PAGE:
Here’s a typical conversation from our Family Microaggressions Support Group:

Queen B: Hello, my beautiful family! How is everybody?

The Colonel: Pretty good, boss lady. The usual.

Baby Bro: Today at school, I was driving in the parking lot during rush hour looking for a space, and I started following this girl, hoping to get her space. When she saw me, though, she clutched her purse and darted between the rows. Later I saw her waving someone else toward her space.

Everybody Else: Hm, was she white?

Baby Bro: Yes. It was daytime and I wasn’t the only person in a car following people to a space!

Everybody Else: Was the other person who got the space from her white?

Baby Bro: Yep.

Queen B: Watch out, baby. It’s not fair, but people like that will call the campus police on you in a heartbeat, even if you’re not doing anything wrong or out of the ordinary. If you want a space, stick with one of our brothers or sisters. And be sure to leave early enough to give you the extra time you need to find a place.

Dr. Sis: Today at work, a dudebro med student mistook me for a nurse. Again. Even though he’s been working with me for a week AND I’m wearing a white coat like he is AND my white coat is embroidered with my name and the letters “M.D., M.P.H.”

Everybody Else: Was he white?

Dr. Sis: Yep. Still in his third year of med school. And I’m in my second year of fellowship. I graduated years ago!

Everybody Else: Groan. That’s so idiotic. What’d you say?

Dr. Sis: I told him he better get better at recognizing his superiors or he won’t last long in this profession.

Me: I guess being prejudiced makes it hard to recognize faces or read. Today at work, I had a faculty member mistake me for a student, even though I’d emailed and told her I was coming to meet with her at that time AND my email has my picture AND my name with the letters “J.D., L.L.M., M.L.I.S.” When she saw me in person, she just couldn’t believe that I could be a lawyerbrarian.

Everybody Else: Let us guess…

Me: Yep.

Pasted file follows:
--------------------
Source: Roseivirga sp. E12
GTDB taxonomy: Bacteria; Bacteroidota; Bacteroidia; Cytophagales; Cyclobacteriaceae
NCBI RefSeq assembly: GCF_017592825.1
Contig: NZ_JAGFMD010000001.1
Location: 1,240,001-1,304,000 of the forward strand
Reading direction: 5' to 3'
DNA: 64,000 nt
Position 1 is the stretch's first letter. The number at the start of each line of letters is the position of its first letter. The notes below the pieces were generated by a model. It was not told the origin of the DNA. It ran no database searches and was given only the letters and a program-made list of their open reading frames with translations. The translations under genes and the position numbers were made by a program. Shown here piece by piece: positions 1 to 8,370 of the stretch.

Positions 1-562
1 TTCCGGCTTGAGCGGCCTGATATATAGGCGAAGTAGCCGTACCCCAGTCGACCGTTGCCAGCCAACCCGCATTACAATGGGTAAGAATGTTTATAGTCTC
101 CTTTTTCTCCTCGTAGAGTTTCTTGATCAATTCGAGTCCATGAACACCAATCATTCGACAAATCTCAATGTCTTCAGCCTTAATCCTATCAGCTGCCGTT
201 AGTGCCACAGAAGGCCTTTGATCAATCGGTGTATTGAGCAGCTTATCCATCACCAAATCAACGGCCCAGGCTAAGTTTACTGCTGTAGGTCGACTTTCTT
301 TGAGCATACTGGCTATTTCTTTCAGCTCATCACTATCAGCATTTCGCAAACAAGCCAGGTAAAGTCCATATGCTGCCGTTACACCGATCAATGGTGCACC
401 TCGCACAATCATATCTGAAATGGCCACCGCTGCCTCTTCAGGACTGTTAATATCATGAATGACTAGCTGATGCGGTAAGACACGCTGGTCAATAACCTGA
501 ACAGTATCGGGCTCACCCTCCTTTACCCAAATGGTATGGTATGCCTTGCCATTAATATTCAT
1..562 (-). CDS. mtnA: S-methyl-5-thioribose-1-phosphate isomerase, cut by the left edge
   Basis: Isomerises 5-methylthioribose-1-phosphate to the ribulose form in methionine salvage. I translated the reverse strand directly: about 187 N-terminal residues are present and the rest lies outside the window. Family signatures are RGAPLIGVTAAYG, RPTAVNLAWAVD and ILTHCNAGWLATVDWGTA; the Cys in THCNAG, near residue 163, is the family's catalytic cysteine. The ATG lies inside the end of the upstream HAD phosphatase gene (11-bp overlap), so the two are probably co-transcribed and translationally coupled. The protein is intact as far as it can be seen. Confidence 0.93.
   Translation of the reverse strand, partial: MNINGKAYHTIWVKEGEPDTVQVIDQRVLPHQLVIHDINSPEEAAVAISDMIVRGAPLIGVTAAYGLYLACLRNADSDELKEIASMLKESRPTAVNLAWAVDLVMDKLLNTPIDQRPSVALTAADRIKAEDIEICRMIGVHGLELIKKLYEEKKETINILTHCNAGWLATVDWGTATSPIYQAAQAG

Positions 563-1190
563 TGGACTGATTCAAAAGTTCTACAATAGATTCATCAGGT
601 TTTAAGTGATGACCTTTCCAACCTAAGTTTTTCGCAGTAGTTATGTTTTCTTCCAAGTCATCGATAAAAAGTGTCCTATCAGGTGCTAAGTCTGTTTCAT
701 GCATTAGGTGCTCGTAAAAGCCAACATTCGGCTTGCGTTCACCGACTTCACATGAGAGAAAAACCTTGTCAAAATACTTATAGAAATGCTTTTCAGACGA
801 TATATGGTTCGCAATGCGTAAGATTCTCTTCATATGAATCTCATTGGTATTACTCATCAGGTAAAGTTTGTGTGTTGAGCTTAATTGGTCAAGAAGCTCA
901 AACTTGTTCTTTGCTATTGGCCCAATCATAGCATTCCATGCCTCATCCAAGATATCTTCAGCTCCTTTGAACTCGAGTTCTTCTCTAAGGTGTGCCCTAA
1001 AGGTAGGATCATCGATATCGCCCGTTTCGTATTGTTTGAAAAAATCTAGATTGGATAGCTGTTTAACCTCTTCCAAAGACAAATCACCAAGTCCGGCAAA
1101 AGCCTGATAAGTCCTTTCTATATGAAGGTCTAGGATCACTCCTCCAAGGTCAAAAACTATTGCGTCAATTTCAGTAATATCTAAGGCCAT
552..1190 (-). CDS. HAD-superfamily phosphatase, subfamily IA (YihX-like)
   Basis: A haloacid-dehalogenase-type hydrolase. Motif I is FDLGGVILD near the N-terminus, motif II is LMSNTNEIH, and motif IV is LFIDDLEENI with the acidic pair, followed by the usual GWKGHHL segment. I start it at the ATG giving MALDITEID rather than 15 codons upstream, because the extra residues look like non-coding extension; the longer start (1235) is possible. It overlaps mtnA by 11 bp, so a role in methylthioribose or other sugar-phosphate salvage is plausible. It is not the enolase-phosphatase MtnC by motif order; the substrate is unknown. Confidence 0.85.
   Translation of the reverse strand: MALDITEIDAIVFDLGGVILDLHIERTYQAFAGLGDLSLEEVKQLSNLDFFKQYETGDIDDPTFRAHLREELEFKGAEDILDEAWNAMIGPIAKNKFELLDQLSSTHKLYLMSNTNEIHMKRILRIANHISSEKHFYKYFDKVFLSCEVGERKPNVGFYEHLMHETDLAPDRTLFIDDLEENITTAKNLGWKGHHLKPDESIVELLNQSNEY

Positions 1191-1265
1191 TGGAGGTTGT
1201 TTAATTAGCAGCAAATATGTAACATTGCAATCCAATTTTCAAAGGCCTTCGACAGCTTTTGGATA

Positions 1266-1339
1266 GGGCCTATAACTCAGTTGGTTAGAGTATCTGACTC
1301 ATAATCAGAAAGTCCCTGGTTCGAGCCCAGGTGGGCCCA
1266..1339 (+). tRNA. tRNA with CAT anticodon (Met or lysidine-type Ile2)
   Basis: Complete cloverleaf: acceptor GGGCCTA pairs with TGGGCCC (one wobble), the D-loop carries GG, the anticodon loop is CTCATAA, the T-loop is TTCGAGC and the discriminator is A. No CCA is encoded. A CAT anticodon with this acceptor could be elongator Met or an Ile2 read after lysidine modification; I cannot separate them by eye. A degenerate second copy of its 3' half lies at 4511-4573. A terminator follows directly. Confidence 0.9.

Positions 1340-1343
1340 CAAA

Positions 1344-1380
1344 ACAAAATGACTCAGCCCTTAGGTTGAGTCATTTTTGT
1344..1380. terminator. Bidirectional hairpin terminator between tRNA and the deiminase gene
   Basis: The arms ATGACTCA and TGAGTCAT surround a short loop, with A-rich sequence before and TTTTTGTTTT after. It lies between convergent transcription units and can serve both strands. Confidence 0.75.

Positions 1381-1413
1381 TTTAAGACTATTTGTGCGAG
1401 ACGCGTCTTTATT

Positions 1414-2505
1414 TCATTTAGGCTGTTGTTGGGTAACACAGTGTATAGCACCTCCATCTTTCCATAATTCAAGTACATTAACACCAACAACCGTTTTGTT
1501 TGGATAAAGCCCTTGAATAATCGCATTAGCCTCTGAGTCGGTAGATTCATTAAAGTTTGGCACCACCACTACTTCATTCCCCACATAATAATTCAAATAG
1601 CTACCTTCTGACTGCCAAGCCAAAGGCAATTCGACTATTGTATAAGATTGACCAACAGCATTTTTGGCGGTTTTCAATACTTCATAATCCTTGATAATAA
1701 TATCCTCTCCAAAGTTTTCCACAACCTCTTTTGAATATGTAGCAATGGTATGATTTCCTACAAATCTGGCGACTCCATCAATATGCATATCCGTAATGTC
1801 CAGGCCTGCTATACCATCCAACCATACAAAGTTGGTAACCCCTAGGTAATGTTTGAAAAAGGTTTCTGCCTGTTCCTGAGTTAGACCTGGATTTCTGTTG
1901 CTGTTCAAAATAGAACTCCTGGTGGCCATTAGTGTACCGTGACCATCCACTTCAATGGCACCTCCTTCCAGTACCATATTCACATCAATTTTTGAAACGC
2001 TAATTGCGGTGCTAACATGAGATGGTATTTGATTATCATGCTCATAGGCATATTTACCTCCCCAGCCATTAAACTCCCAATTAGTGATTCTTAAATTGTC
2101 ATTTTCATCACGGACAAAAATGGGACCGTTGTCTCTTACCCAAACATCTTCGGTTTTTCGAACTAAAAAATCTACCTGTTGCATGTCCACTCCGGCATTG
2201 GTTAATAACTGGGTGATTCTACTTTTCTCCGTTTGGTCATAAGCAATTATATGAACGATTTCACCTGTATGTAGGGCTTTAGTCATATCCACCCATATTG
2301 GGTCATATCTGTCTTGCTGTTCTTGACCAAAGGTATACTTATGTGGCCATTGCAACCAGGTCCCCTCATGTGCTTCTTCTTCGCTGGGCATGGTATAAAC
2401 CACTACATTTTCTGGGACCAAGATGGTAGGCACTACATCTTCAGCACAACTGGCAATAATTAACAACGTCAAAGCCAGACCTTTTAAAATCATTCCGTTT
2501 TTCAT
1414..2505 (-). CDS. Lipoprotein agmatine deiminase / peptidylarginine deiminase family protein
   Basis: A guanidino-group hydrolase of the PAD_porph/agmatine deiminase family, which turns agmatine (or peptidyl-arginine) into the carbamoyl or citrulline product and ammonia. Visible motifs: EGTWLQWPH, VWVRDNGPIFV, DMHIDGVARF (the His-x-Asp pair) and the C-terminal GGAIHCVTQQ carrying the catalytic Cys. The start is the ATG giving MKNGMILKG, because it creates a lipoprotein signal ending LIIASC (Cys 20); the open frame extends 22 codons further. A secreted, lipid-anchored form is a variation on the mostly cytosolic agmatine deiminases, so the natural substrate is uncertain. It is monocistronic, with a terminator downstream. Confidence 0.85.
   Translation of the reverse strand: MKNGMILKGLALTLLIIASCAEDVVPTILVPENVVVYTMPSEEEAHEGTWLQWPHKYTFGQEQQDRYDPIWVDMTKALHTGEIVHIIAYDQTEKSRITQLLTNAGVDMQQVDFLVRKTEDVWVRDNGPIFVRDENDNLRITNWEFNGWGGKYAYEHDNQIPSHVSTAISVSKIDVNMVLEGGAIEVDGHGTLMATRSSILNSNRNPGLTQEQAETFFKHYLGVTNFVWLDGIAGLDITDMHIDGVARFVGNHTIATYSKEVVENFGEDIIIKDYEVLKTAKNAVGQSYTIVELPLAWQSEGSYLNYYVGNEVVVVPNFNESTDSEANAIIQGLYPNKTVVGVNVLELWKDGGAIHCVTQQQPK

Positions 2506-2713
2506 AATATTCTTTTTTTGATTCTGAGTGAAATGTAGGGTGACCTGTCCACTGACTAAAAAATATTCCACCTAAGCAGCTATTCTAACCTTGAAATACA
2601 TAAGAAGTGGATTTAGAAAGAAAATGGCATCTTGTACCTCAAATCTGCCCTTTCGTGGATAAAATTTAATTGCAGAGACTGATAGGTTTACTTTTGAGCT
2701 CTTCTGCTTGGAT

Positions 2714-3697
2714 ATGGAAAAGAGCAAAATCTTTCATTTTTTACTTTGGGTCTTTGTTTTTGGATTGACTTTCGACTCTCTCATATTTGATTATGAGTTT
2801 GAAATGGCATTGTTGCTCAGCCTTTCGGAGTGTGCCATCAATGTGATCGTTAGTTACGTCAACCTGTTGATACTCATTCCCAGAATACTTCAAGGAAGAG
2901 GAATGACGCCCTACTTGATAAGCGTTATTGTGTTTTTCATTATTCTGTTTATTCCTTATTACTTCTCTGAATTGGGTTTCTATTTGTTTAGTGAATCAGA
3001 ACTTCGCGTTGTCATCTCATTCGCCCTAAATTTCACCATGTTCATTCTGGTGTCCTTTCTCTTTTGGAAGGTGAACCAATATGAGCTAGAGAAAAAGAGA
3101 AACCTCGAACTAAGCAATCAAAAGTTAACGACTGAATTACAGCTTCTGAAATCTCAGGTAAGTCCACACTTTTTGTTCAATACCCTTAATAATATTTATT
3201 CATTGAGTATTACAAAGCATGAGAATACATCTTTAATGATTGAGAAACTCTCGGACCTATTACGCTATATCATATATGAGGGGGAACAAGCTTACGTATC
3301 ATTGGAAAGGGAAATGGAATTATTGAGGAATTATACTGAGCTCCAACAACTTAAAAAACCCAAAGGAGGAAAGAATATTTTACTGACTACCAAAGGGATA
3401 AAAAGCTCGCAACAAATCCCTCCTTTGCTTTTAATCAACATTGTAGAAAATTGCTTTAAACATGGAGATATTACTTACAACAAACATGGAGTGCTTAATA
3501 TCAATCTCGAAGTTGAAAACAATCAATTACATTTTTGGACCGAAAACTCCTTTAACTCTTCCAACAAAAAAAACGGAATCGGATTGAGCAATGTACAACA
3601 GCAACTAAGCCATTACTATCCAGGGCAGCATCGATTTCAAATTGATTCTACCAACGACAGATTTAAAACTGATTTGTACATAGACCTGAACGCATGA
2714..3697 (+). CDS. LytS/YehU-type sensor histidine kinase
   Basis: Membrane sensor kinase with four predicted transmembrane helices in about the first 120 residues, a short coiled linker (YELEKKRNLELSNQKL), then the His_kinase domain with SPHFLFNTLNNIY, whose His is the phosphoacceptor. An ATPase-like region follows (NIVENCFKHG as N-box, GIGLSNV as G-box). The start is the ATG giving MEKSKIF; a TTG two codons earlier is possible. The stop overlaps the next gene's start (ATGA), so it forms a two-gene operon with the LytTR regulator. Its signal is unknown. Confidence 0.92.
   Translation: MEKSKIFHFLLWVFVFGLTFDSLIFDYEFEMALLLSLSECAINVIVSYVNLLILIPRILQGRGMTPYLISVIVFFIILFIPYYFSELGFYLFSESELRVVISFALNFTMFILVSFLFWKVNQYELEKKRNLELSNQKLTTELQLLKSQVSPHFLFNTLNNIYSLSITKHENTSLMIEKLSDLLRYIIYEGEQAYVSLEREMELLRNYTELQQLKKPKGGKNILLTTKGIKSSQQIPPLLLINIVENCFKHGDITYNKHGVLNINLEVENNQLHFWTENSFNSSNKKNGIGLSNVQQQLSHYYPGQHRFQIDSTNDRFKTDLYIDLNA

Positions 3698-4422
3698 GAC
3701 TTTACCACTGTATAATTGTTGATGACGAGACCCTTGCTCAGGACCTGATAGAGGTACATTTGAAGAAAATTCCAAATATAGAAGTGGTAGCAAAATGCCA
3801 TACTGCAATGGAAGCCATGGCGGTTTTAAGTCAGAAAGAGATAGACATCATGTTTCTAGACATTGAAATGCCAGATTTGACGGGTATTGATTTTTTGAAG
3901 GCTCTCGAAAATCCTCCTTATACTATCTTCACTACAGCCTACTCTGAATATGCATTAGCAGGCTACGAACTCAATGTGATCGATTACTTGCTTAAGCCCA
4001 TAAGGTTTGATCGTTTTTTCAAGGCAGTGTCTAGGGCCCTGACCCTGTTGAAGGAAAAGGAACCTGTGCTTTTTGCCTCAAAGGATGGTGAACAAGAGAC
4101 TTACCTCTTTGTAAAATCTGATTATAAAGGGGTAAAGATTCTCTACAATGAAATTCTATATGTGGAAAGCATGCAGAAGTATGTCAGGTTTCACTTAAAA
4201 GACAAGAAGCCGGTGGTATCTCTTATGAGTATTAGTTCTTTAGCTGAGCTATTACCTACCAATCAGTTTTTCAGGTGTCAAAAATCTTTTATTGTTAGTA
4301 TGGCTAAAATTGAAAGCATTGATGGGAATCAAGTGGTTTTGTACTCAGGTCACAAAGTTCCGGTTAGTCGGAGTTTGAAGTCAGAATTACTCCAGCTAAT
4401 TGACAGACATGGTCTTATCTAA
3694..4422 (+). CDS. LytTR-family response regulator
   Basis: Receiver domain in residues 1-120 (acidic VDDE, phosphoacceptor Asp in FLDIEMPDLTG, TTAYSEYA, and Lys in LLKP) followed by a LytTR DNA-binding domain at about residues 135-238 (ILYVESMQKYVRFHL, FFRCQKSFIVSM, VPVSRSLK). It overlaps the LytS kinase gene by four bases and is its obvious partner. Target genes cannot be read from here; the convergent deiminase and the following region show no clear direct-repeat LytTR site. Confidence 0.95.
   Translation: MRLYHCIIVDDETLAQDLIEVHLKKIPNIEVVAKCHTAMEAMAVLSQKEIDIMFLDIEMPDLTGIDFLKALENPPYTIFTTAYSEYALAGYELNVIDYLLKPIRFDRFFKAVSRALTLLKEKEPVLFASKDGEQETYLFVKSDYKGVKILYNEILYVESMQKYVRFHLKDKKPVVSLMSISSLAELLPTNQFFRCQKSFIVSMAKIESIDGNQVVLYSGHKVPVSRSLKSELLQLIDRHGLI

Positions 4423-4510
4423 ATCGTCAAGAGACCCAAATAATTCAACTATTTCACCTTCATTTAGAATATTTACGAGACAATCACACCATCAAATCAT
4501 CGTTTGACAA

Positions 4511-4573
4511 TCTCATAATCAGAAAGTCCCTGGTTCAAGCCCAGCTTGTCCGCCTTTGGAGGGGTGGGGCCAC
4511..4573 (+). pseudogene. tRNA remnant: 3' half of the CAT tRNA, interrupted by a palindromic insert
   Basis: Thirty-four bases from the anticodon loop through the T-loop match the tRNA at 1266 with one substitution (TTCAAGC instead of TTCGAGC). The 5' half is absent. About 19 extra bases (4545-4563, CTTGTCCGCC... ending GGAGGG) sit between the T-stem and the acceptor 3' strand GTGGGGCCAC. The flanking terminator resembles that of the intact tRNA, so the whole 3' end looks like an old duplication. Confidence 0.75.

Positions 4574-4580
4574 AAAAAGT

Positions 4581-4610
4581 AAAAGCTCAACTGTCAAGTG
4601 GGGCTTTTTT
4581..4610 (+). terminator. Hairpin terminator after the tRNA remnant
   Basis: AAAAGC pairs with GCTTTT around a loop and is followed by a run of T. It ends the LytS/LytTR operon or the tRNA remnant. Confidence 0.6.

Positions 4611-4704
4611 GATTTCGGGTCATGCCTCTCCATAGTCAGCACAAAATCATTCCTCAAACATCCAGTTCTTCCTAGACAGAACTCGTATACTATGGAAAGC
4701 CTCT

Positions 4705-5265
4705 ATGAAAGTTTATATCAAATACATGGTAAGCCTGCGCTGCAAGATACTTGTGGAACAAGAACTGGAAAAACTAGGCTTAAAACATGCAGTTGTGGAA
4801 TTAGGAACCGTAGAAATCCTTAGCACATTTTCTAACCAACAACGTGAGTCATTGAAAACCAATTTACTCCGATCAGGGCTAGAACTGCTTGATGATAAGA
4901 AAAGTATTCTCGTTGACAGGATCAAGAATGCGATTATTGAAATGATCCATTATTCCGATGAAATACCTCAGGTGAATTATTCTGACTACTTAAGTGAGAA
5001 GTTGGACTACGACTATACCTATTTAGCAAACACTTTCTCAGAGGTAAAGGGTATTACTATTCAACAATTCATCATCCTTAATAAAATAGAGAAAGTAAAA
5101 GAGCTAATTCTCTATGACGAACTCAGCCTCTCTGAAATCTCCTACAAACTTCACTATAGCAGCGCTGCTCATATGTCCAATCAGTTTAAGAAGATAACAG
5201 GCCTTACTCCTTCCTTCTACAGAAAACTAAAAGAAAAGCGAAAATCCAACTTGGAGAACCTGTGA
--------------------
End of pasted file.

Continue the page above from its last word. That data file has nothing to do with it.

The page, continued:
The Colonel: I was standing in the lobby of our office building, and this old man came up to me and asked if I’d take him up to the seventh floor. He then stood by the elevator and waited. I guess he thought I was the doorman, rather than an executive in one of the contracting firms with offices in the building.

Everybody Else: And of course, he was…

The Colonel: You know it.

Everybody Else: What did you say to him?

The Colonel: Nothing. I had important business  to attend to and didn’t have time for his ignorance. I turned and walked away. If he was waiting for me to escort him up the elevator, he’d be waiting all day. Racist old fool.

Queen B: Well, I was at the gym, and this woman came up to me to tell me that one of the stalls was broken in the ladies’ changing room…

Everybody Else: Uh oh.

Queen B: And I turned to that little miss and said, “Excuse me? Now, please, help me understand, because I am so confused, despite being an incredibly intelligent woman with a graduate degree and a doctor, lawyer, and computer scientist for children. Please help me understand why in the WORLD you assumed that I work here? You walked past the assistant in the company t-shirt over there to tell me about the stall. Why do you think I CARE about the stall? Hm? Please help me to understand.”

Everybody Else: *rolling on floor, laughing* We don’t even have to guess.

Queen B: Oh, you know she was white. Well, at that point, she was red. And gone. I think she left; I didn’t see her for the rest of my workout.

The Colonel: Well, this has been a good meeting. Stay strong, everyone. Remember what we taught you. Remember who you are.

Everybody: We love you!

FIN*

As you can see, our meetings center on what it means to be black in our respective spheres of school, work, and play. But microaggressions affect people across all intersections of oppression. And while they may seem minor, they are extremely harmful, particularly as they signal a deeper problem running through society. 

*While this was a dramatization, it was by no means an exaggeration. These are real things that happen all the time. I actually had trouble picking from the multitude of possible examples. Please keep that in mind.